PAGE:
Posted by ESC on February 03, 2004
In Reply to: Re: Honkey dorey posted by Henry on February 03, 2004
: : I think hunky dorey came first, but it might be a New Jersey thing to say honkey dorey
: If you return to the first Discussion Forum page and search the archives for hunky dorey, you will find an earlier thread.
From the archives:
HUNKY-DORY -- : : What is the derivation of the expression "Everything is hunky dory". : Probably the most oft-heard story about "hunky-dory" holds that there was, in the 19th century, a street in Yokohama, Japan, called "Honcho-dori." It is said that Honcho-dori was the Times Square of Yokohama, and thus a favorite hangout of U.S. sailors on shore leave. So popular did this street become among sailors, it is said, that "Honcho-dori" entered naval slang as "hunky-dory," a synonym for "Easy Street," or a state of well-being and comfort. Now, there actually is a "Honcho-dori" in Yokohama. (In fact, there's one in many Japanese cities, because "Honcho-dori" translates roughly as "Main Street.") But there are two problems with this story. One is that there is no direct evidence of any connection between the first appearance of "hunky-dory" around 1866 and U.S. sailors in Japan or naval slang in general. : Problem number two is that a connection with "Honcho-dori" is somewhat unnecessary. English already had the archaic American slang word "hunk," meaning "safe," from the Dutch word "honk," meaning "goal," or "home" in a game. To achieve "hunk" or "hunky" in a child's game was to make it "home" and win the game. So "hunky" already meant "O.K." : Where the "dory" came from is more of a mystery. It may have arisen as what linguists call "reduplication," or the emphatic, joking repetition of parts of a word, as in "okey-dokey." Or the "dory" may actually be a reference to the Japanese "Honcho-dori" grafted on after "hunky" was already in use as slang. There is some evidence that a Japanese stage performer popular in the U.S. claimed to have introduced "hunky-dory" around 1865. What he actually may have done is blend the name of a Japanese street with our American "hunky."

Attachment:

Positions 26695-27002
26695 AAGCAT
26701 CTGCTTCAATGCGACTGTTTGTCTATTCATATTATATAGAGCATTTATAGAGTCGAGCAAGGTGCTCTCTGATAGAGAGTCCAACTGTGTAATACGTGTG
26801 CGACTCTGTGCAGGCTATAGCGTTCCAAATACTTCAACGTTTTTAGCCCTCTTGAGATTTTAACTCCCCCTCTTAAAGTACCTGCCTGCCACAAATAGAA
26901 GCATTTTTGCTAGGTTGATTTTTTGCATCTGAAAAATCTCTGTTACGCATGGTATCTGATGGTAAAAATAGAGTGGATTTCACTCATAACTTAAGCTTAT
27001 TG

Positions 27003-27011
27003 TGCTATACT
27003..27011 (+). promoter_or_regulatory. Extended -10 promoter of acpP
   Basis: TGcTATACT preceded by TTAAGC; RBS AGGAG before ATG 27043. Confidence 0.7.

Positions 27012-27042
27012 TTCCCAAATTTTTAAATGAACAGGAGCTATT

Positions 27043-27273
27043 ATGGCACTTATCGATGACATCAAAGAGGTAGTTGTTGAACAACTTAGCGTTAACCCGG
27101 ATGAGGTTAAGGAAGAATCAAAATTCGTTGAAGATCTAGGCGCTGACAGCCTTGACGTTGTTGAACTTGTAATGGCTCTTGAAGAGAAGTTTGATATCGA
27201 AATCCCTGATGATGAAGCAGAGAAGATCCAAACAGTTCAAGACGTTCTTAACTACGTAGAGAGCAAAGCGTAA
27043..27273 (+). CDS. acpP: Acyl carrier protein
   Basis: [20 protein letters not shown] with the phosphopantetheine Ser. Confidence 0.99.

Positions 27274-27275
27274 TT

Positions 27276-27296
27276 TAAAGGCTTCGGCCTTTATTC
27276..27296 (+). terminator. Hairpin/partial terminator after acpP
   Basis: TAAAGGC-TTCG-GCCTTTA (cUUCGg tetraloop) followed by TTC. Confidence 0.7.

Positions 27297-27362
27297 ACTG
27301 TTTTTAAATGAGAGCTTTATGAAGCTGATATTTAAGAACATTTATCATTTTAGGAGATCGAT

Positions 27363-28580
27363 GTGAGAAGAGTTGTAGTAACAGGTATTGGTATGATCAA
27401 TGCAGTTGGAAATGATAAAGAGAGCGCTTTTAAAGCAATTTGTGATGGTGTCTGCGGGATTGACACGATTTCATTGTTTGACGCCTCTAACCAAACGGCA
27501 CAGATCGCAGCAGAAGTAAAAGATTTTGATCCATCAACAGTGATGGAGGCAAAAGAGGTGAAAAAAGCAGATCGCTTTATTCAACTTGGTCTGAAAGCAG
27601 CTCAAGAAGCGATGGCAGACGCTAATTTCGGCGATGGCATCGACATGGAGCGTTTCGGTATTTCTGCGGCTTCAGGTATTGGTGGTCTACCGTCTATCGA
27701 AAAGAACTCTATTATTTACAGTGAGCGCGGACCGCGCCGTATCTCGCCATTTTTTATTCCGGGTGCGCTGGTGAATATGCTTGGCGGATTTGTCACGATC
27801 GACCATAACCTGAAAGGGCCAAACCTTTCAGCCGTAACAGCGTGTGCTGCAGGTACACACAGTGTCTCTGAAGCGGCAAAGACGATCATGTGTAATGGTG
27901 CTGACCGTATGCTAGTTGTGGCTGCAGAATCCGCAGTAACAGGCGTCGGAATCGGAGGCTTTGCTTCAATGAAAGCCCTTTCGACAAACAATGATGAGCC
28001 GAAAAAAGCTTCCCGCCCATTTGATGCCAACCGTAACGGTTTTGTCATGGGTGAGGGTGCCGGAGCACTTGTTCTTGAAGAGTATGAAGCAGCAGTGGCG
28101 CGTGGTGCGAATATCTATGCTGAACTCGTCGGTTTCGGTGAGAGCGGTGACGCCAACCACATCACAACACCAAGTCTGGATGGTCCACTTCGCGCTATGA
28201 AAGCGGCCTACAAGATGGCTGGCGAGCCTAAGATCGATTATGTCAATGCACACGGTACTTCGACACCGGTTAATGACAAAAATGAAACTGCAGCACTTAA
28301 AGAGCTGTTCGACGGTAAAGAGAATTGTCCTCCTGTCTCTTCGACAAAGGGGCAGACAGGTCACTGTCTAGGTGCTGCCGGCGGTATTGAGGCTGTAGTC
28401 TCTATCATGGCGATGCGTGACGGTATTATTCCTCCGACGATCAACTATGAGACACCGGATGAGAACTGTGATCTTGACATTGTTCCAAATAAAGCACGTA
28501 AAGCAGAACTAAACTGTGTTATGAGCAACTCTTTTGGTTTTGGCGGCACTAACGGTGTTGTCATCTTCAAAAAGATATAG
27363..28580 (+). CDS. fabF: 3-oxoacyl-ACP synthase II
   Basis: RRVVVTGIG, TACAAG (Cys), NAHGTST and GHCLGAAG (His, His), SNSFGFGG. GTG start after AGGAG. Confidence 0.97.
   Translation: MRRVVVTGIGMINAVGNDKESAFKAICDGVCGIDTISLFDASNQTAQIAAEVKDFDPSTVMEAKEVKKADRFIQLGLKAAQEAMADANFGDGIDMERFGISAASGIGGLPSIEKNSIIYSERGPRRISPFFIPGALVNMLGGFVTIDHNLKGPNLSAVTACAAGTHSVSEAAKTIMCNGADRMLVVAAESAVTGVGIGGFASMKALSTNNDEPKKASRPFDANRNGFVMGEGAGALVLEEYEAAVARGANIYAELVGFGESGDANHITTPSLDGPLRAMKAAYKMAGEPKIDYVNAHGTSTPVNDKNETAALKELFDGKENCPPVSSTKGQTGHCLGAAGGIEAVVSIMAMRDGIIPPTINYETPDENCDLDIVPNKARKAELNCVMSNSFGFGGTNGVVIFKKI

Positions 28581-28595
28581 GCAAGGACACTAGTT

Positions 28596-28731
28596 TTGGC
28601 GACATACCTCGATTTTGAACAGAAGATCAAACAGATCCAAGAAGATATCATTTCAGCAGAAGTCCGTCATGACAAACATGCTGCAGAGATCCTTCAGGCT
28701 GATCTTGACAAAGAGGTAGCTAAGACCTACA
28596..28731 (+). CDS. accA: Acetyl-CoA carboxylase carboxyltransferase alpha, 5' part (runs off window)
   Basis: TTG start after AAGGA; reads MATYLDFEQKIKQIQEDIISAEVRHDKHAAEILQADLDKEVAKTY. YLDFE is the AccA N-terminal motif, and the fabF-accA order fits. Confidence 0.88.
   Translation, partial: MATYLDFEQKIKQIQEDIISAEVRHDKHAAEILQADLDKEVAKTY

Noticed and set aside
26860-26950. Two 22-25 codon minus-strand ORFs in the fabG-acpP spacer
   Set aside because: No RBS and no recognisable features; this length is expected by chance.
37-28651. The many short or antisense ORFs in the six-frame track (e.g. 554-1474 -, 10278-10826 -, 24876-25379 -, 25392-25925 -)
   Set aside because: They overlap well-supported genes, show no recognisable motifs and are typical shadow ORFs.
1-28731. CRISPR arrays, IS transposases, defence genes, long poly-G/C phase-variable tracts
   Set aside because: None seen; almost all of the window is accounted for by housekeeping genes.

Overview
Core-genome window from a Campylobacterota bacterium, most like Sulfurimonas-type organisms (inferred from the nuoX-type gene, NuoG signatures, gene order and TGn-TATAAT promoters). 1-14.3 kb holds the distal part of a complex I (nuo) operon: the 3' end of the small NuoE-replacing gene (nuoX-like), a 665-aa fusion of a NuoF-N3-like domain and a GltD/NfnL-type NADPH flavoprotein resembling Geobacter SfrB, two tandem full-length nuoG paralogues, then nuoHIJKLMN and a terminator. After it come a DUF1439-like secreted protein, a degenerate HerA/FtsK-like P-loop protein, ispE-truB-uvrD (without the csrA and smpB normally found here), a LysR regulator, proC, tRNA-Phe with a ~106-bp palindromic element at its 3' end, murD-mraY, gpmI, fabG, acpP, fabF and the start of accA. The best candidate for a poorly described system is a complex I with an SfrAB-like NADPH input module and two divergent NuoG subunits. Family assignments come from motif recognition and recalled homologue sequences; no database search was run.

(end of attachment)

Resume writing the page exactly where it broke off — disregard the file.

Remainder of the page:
The "Morris Dictionary of Word and Phrase Origins" by William and Mary Morris (HarperCollins, New York, 1977, 1988. Second Edition.). has similar theories concerning the Japanese street and the Dutch word meaning "goal." "...But there's another theory, that the whole thing started with a song sung by the Christy Minstrels during the Civil War. It was called 'Josephus Orange Blossom' and contained a line about 'red-hot hunky-dory contraband.' The song was a great hit and hunky-dory became part of the popular slang of the period. Now this was, as we said, during our (U.S.) Civil War. Since Japan was not opened to foreign ships until Commodore Perry's visit in 1854, it seems a bit doubtful that the Yokohama theory will hold water though that remains a possibility. Our guess, though, is that hunky-dory was already an established slang term when American sailors first had shore leave on Huncho-dori Street..."